Rocky Mountain News

HomeNewsLocal News

How Columbine lawsuits have fared

Published August 21, 2002 at midnight

The Columbine High School shootings spawned 16 federal lawsuits. Most have been dismissed.

Only one remaining suit, filed by injured student Patrick Ireland, challenges the Jefferson County sheriff's response to the shootings. Ireland sued law enforcement officials on grounds that their delayed entrance into the school deprived him of prompt medical attention. A federal judge threw out the case. Ireland's appeal to the 10th Circuit is pending.

Eleven families of slain and injured victims settled in June for $15,000 each from the county and $15,000 from the Jefferson County School District.

The families of slain students Daniel Rohrbough and Kelly Fleming also sued the school district for refusing to display tiles they painted with religious themes after the Columbine attack, as part of a healing and school decorating program involving hundreds of people in the community. A federal judge ruled after a trial that the school had to display the tiles, but the 10th U.S. Circuit Court of Appeals overturned that ruling, ending the case.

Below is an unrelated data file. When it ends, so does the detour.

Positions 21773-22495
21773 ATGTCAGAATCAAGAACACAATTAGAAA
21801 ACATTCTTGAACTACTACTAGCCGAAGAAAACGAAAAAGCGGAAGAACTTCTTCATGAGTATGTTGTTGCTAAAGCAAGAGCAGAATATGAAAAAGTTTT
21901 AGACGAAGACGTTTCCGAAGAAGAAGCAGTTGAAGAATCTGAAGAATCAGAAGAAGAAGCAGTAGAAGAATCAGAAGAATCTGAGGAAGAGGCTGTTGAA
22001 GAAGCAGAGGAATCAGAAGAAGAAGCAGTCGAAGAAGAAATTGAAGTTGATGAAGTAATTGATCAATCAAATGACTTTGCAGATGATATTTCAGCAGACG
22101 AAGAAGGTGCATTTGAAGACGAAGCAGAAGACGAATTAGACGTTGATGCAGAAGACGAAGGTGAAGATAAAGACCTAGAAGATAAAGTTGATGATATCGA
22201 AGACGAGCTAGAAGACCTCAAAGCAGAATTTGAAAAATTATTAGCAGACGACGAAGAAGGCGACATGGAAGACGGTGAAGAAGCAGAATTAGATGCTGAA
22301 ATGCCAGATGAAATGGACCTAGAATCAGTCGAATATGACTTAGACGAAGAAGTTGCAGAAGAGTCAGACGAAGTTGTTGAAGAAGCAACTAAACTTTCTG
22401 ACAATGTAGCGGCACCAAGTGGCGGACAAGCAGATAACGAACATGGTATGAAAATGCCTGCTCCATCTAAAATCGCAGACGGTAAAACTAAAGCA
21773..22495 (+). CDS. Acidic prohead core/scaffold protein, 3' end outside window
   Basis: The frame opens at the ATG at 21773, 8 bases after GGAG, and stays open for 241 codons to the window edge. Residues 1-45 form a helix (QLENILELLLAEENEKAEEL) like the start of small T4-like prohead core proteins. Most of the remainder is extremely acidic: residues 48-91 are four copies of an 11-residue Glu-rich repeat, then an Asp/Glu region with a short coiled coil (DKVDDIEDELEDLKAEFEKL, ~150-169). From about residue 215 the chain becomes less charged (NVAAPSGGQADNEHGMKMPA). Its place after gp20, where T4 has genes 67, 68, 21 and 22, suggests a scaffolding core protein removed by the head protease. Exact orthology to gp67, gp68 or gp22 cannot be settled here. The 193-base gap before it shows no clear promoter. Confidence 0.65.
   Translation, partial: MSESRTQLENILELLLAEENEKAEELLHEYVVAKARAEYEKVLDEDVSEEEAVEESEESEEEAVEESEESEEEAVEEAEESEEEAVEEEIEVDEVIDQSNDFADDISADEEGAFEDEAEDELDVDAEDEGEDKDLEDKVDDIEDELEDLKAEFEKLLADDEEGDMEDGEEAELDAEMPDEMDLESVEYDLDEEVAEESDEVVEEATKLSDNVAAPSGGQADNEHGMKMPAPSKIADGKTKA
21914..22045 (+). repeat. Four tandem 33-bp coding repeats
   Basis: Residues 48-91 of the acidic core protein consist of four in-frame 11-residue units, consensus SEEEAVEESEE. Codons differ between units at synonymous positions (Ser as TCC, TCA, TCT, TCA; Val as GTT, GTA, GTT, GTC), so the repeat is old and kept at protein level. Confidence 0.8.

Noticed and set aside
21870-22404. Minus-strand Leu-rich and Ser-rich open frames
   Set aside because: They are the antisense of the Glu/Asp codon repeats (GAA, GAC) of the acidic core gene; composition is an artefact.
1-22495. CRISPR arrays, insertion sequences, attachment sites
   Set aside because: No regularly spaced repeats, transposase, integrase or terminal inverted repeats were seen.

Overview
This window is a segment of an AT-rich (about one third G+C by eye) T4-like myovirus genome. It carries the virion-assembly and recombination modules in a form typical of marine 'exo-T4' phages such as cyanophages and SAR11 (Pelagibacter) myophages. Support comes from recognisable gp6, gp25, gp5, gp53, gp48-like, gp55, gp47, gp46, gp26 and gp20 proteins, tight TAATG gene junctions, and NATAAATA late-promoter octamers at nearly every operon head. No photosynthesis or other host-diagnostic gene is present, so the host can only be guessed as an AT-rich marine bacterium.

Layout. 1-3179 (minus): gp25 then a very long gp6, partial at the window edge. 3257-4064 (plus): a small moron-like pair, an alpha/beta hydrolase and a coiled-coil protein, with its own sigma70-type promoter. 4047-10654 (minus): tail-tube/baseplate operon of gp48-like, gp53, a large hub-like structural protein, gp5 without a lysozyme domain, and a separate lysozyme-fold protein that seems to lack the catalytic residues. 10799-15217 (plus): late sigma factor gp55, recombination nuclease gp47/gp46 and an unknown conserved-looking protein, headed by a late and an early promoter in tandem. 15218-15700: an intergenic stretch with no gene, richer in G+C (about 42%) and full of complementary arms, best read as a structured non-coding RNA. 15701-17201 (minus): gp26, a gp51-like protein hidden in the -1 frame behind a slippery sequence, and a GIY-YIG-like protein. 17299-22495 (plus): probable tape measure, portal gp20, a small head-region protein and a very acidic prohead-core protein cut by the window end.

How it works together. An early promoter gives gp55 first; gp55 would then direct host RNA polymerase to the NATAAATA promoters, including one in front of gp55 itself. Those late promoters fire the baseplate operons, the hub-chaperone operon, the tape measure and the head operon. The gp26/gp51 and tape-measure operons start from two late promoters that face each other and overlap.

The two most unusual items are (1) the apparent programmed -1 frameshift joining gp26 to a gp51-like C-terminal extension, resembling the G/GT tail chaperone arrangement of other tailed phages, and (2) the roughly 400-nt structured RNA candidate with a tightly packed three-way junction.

The wife and two stepdaughters of Dave Sanders sued video-game giants Nintendo of America, Sega of America Inc., Sony Computer Entertainment and Atari Corp., along with entertainment conglomerate Time Warner Inc. and a number of other entertainment companies. Most of the claims have been thrown out by a federal judge.

Sanders' wife and the families of injured students Mark Taylor, Evan Todd and Brian Anderson, and slain student Cory DePooter, sued Solvay Pharmaceuticals Inc., manufacturer of the antidepressant drug Luvox, which shooter Eric Harris had been taking but had stopped taking before the shootings. They contend side effects of the drug contributed to the attack. Most plaintiffs withdrew their claims, leaving only Mark Taylor to pursue the case. It is pending.

Many families also settled suits with the parents of Harris and Dylan Klebold and the young people who helped the teens obtain guns, whose insurance provided more than $2 million. A retired federal judge divided the money among the victims in amounts which have not been disclosed. Six families have not settled and have suits pending against the Klebold and Harris families.

Back to Top

Search »